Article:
A new poll indicates former US president Donald Trump is gaining ground among Latino voters, wiping out incumbent Joe Biden’s lead among the crucial, but diverse, voting bloc.
A USA Today and Suffolk University survey showed Trump was ahead with 39% support among Latino voters surveyed, compared to Biden’s 34%, signaling a slump since 2020, when Biden garnered 65% of the approval from Latino voters.
The data also highlights a broader trend of decreasing support for Biden among various key demographic groups, including young voters. The decline in support among Latinos is seen as a canary in the coal mine for Democrats, signaling potential challenges in retaining a key part of the electoral coalition that built Biden’s election victory in 2020.
Trump leads among young voters under 35 with 37% support over Biden’s 33%, a stark drop from Biden’s 24-point lead among the voting group in 2020.
However, although Biden was losing support among these groups of voters, they tend to lean toward third-party candidates instead of Trump, according to the poll which was conducted 26-29 December among 1,000 likely voters.
Twenty per cent of Hispanic and Black voters surveyed said they would support someone other than Trump or Biden, while 21% of younger voters indicated the same outcome.
In December, a CNBC All-America Economic Survey also revealed a significant shift in support among Latino voters. In a hypothetical head-to-head matchup, Trump now holds a five-point lead with Latino voters, erasing Biden’s previous seven-point lead in October.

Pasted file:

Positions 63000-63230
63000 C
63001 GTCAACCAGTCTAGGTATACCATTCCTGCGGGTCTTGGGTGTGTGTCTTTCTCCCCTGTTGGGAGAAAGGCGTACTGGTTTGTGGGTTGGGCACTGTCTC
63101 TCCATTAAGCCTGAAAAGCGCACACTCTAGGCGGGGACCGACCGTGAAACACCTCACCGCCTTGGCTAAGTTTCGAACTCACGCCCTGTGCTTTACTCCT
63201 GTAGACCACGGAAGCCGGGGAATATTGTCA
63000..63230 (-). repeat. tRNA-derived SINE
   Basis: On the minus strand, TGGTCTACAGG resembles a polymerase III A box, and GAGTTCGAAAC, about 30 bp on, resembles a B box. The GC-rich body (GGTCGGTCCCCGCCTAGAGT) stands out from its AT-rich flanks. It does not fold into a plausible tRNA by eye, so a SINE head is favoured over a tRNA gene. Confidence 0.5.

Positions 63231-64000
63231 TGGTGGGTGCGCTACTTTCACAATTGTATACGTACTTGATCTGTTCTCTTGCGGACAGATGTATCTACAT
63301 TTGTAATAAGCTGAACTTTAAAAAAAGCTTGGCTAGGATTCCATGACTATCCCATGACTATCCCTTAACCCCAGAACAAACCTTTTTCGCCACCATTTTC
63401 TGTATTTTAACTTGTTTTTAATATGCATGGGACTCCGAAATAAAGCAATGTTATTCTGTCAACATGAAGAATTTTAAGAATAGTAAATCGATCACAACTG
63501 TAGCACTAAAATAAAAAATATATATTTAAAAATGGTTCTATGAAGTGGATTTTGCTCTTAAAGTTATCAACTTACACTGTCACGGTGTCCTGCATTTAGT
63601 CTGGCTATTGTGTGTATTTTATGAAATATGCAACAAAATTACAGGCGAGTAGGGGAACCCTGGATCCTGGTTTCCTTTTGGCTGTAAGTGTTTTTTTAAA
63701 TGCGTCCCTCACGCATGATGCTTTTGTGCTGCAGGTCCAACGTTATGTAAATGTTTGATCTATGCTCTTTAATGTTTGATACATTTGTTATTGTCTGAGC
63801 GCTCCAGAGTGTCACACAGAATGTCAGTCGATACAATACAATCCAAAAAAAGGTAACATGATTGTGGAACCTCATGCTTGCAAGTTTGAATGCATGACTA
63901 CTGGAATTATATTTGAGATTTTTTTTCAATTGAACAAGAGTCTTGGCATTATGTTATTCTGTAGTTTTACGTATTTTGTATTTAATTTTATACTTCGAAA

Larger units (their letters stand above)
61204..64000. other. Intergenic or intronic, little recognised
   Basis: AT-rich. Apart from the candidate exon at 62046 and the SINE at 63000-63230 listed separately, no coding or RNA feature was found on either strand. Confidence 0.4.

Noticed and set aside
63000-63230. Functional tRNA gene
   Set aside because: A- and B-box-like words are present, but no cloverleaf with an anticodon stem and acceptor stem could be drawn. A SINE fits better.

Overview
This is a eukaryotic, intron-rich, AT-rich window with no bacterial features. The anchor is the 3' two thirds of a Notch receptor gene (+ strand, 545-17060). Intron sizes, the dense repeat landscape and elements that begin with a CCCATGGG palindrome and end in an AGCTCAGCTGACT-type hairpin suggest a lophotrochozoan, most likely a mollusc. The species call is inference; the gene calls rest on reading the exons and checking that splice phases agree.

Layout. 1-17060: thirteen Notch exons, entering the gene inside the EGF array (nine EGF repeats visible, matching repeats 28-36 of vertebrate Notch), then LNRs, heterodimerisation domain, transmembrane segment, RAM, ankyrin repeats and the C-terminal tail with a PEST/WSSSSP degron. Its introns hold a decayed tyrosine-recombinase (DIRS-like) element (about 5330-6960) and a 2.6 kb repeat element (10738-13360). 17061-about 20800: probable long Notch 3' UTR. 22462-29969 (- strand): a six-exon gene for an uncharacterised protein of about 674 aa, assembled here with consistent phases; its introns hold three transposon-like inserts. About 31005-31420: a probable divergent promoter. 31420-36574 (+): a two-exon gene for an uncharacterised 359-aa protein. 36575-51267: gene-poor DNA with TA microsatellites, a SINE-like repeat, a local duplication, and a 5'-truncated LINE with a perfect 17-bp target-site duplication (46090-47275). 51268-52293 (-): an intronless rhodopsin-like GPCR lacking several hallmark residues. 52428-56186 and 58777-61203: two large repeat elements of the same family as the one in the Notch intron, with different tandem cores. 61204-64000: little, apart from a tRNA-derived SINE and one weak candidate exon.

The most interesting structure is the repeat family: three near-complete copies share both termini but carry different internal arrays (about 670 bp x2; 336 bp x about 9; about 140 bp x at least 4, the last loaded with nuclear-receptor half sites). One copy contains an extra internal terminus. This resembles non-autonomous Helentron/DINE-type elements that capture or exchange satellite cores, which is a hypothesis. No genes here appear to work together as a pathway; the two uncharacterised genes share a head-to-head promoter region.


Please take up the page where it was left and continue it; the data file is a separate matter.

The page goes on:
The survey, conducted between 8 and 12 December, suggests a decline in Biden’s overall performance among Latino voters, with his approval dropping from 35% in October to 28% in December.
Historic data shows that Trump tends to perform better with Latino voters during economic stress. The survey results raise concerns for Democrats about their hold on this crucial demographic.
Trump’s lead stands even as he leans into the kind of anti-immigrant rhetoric that he used when he locked the Republican nomination in 2016, including racist language reminiscent of far-right dictators.
The former president has listed some of the steps he would purportedly take to widen his administration’s strict immigration policies, including shifting “massive portions of federal law enforcement to immigration enforcement” and moving “thousands of troops currently stationed overseas to our own southern border”.
Trump also said he would reinstate and expand travel bans he first carried out in 2017 toward several Muslim-majority and African countries. Another Trump administration would also include rounding up placing undocumented immigrants already in the US in detention camps to await deportation.